Western Sydney Wanderers chief executive Lyall Gorman took a refreshing position on where the first local derby against Sydney FC, featuring Alessandro Del Piero, will be hosted.
Asked if the Wanderers’ home game on 20 October might be switched from its scheduled Parramatta Stadium to the much larger ANZ Stadium in Homebush to accommodate the likely ticket demand, Gorman dismissed the suggestion, saying the fledgling club will stand by its commitment to the fans who had given a clear message that they wanted Parramatta to be their home.
Debate sprung into life. Twitter traffic was busy on the topic.
Those who questioned Gorman’s stand argued that switching the game to Homebush was a ‘no brainer’ given that it could accommodate tens of thousands more fans than you could possibly fit into the 21,000 capacity Parramatta venue. Switching was a case of sound business, argued its advocates.
I disagree and claim, in the face of the obvious numbers, that the switch would in fact have been bad business.
As has been argued many times in this space before, a football club’s best asset is its fans. But by that I don’t mean just the numbers of the fans but the emotional asset of their loyalty and respect.
To move the game would have sent the message that it is the fans’ numbers that is important not their love for the club or the respect in which they should be and expect to be held. In other words it would have been a case of treating them like customers rather than fans, the ultimate mistake when trying to cultivate a loyal following for a new club.
Going for the quick buck would, in the long term and the grand design, have been bad business. Gorman and the WSW club deserve kudos for their stand.
Moving games to bigger venues to generate bigger revenues does happen, of course (Melbourne Victory often chooses to play at Etihad Stadium rather than at AAMI Park) but in traditional football cultures it’s uncommon.
You never see Chelsea move a big game from its 42,000 capacity Stamford Bridge to Wembley, more than double its size.
Relations with fans in the A-League have indeed come a long way in other ways since some of the horrors of the earlier years, when they were treated as nothing more than turnstile spinners, hitting a low when Clive Palmer decided to curtail their numbers in order to save money.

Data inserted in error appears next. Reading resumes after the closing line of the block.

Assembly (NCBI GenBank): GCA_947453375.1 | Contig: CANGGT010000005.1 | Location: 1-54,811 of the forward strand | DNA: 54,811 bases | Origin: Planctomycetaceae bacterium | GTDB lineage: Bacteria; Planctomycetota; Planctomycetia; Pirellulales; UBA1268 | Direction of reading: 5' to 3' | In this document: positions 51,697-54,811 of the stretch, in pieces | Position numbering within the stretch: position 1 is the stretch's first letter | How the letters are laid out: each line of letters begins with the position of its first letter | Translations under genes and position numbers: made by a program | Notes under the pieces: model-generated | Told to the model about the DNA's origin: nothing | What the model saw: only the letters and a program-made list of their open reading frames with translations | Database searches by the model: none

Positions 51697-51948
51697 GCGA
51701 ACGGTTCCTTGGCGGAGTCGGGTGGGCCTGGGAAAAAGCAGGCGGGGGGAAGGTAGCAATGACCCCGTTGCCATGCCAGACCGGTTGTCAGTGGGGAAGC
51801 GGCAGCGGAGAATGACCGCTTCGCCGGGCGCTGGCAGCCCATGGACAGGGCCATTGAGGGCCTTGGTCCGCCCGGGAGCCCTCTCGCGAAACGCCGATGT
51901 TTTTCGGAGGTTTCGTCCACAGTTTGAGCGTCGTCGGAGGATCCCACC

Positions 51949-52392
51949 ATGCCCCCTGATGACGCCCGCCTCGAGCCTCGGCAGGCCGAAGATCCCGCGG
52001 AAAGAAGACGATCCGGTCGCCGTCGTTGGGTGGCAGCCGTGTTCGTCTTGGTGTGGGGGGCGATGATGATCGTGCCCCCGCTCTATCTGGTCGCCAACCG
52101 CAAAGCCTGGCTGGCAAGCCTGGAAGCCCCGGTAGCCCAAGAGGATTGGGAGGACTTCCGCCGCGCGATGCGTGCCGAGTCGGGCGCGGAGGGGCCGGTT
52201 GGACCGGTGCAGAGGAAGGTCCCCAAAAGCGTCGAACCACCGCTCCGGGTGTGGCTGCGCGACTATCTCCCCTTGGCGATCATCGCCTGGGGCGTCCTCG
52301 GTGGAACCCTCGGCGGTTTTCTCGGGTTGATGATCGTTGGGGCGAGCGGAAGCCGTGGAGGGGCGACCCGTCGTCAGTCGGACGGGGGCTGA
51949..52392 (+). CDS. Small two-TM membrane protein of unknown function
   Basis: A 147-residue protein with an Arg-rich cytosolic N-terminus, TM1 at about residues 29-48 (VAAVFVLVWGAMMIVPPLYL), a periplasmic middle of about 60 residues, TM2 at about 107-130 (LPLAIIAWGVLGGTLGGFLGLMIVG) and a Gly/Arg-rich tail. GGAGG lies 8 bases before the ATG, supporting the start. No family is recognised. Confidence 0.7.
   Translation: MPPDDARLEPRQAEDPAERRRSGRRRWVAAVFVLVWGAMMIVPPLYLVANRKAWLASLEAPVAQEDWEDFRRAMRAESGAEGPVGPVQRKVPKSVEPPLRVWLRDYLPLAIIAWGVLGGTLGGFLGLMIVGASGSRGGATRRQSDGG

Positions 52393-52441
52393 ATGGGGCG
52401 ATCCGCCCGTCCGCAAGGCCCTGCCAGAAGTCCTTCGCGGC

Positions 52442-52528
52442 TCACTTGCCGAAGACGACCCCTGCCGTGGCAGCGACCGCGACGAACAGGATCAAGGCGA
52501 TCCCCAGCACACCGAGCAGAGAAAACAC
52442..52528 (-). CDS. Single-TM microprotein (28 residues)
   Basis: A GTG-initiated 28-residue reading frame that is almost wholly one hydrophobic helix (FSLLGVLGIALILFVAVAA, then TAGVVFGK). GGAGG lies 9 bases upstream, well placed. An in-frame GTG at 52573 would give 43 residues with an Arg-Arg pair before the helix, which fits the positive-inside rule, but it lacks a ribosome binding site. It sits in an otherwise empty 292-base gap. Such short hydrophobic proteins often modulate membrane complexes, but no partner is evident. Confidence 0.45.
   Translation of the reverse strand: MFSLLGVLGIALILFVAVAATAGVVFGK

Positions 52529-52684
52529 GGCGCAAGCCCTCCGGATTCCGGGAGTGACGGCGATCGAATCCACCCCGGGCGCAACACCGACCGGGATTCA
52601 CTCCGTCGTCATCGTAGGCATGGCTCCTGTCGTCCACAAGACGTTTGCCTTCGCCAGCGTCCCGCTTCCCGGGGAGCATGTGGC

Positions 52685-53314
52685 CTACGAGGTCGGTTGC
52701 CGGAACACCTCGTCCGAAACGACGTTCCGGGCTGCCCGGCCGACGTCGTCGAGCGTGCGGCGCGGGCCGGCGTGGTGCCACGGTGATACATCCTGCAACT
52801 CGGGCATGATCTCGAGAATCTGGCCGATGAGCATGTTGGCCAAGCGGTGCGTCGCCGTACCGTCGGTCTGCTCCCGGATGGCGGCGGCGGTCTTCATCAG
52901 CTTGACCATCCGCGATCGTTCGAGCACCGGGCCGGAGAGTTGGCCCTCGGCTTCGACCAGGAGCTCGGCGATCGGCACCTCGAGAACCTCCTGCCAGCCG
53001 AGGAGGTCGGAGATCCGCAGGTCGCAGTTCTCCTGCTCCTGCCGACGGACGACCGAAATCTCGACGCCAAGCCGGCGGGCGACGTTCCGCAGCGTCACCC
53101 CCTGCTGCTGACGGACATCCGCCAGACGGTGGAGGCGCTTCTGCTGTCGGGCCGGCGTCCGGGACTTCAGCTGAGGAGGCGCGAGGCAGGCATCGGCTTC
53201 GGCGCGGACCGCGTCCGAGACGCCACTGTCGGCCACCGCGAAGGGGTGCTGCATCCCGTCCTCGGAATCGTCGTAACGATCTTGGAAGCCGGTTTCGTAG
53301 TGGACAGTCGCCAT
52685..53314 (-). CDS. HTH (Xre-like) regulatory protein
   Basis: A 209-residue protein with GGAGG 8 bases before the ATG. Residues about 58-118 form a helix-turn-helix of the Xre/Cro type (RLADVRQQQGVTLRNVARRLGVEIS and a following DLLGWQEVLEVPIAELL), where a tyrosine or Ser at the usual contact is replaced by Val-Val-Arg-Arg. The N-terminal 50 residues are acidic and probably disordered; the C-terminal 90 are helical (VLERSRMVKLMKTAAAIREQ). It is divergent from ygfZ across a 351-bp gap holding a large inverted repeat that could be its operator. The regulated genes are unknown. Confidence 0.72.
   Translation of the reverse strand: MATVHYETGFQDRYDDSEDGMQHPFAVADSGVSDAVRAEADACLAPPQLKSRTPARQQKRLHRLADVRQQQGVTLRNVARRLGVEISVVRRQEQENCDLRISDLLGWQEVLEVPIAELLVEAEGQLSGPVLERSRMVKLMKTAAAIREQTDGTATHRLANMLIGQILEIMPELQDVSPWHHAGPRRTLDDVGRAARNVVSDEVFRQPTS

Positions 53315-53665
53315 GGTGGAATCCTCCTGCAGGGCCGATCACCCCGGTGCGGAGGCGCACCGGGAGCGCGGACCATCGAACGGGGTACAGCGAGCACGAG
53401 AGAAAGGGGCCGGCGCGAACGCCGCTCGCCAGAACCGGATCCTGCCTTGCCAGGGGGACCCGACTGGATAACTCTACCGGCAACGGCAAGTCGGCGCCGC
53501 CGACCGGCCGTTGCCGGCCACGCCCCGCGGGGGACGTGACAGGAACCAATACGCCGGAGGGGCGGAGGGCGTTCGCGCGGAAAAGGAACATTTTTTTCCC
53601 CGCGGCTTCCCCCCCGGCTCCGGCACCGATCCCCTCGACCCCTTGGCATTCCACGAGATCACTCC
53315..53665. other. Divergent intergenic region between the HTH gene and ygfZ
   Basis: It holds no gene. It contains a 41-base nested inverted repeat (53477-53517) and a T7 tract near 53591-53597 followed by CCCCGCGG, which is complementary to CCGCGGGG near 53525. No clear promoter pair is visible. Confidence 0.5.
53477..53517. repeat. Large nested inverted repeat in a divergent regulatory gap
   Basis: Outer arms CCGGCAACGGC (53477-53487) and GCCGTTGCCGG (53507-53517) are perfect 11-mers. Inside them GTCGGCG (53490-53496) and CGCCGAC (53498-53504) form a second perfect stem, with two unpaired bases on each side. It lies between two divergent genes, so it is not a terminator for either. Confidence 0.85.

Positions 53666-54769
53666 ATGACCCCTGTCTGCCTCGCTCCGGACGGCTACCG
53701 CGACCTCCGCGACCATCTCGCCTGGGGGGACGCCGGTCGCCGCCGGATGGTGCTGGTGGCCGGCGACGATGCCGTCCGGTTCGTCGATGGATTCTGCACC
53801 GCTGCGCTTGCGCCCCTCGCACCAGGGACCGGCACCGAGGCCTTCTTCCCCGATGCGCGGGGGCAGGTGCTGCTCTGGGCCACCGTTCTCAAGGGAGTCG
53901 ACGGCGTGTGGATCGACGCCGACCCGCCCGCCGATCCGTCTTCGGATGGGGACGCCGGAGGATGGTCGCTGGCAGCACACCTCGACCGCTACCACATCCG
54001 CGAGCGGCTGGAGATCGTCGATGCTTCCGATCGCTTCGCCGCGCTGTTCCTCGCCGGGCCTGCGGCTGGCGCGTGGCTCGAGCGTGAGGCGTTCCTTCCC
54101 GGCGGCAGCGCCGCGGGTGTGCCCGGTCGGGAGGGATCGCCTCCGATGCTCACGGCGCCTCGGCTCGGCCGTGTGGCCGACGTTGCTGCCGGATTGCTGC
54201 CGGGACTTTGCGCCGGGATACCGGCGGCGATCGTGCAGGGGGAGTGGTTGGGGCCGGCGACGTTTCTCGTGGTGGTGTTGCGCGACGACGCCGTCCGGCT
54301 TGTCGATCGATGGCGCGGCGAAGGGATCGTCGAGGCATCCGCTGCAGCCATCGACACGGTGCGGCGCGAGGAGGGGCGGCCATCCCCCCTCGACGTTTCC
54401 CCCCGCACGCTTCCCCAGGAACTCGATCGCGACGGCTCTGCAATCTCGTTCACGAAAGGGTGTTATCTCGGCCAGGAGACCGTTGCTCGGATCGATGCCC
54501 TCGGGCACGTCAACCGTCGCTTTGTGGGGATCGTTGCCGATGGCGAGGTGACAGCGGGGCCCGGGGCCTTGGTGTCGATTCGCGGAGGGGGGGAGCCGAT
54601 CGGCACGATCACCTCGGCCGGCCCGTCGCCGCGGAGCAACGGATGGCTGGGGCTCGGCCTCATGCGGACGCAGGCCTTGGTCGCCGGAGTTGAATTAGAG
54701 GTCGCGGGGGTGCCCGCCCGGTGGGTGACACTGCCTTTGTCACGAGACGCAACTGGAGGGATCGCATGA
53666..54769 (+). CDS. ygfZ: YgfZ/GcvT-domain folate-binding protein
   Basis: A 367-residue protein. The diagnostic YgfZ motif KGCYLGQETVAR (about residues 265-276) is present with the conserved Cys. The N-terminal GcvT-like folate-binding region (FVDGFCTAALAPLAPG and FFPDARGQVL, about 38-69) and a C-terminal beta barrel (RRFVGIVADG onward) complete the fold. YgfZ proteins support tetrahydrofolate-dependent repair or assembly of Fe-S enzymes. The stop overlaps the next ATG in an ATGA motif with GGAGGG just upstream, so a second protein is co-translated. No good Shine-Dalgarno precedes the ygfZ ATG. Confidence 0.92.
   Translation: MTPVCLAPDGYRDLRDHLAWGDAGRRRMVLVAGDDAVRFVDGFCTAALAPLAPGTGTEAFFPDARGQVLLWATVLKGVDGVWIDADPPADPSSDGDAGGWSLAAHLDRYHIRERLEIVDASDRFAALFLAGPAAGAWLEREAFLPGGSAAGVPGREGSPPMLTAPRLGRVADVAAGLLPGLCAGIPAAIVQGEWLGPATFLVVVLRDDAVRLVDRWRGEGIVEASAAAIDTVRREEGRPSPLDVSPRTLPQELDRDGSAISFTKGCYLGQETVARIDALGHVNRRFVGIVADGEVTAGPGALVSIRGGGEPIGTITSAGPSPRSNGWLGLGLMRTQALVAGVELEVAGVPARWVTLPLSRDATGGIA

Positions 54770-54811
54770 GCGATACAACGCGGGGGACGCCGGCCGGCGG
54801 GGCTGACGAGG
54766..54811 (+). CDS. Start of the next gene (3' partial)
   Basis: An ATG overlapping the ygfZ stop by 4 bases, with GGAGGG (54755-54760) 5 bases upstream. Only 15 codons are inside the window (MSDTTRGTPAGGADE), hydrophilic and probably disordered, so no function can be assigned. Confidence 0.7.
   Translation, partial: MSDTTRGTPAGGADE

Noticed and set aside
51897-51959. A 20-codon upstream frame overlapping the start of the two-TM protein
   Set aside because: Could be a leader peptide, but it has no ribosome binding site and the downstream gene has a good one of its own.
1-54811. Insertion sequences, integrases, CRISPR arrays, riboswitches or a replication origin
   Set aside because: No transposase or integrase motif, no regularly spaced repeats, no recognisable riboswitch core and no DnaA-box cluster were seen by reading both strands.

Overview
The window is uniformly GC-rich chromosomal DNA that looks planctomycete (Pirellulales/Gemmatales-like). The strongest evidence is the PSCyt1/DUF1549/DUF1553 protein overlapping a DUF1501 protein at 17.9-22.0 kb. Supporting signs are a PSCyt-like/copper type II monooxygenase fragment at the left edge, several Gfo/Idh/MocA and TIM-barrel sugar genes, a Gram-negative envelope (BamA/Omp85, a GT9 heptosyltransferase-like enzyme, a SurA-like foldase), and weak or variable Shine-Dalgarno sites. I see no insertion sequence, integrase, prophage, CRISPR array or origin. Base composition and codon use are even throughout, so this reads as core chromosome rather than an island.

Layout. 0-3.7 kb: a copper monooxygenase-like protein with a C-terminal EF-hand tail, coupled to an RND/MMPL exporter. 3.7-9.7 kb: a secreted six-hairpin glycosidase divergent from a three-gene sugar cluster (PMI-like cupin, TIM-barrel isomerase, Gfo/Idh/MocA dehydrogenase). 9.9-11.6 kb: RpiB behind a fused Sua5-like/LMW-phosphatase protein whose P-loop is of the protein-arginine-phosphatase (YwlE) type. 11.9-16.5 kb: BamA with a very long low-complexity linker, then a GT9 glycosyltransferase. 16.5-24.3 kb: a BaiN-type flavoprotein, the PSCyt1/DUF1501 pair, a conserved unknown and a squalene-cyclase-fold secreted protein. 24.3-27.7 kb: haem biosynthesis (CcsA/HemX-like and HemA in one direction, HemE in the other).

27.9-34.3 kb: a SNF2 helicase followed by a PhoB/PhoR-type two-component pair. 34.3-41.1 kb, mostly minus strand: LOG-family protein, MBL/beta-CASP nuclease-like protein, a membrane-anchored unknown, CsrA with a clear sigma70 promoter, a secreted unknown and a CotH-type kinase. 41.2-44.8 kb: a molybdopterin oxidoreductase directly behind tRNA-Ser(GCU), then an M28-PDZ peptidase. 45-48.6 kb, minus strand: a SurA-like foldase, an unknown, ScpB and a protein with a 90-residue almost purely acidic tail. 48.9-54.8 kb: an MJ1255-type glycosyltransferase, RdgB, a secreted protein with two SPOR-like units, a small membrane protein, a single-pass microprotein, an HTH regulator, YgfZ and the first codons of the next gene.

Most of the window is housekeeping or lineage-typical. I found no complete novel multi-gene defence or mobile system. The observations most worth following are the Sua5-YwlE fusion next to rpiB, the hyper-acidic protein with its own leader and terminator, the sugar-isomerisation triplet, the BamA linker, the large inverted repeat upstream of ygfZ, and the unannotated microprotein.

The penny has dropped that club identity, whatever the ownership structure, has to be centred on community. You mess with the community at your commercial peril.
The biggest breakthrough has come at Melbourne Victory, the club with the largest parcel of fans in the land and the one with probably the most intense passions.
Immense progress has been made since I wrote this piece in early 2011.
In the column, I highlighted the draconian and insensitive way Victory supporters were being treated by the police and the security firm hired to keep them in check. It was a disgrace.
But the problem has been fixed. Swayed by a desperate need to collaborate and find a solution, fans’ representatives and the security authorities got together, with FFA acting as a third party, resulting in zero incidents in the entire 2011/2012 season at Victory home games.
The result of the collaboration was a document called the Supporter Management Charter, under which the fans and the security authorities forged an agreement on the specifics of acceptable fan behaviour and security response. By all accounts it has worked like a dream.
It has even been embraced by the much maligned North Terrace, the most proactive wing of the Victory supporter base, leaving the terrace or curva culture intact as a throbbing element of the Victory identity.
Hats should go off to Adam Tennenini, a leader of the Victory supporter community, Victoria Police and FFA. What looms is a great season ahead when it comes to real football atmosphere, now unfettered, at Victory home games.
I can’t wait.
What irony that in this time we should learn the truth about what really happened at Hillsborough in 1989, when football fans were treated like animals and 96 of them died.
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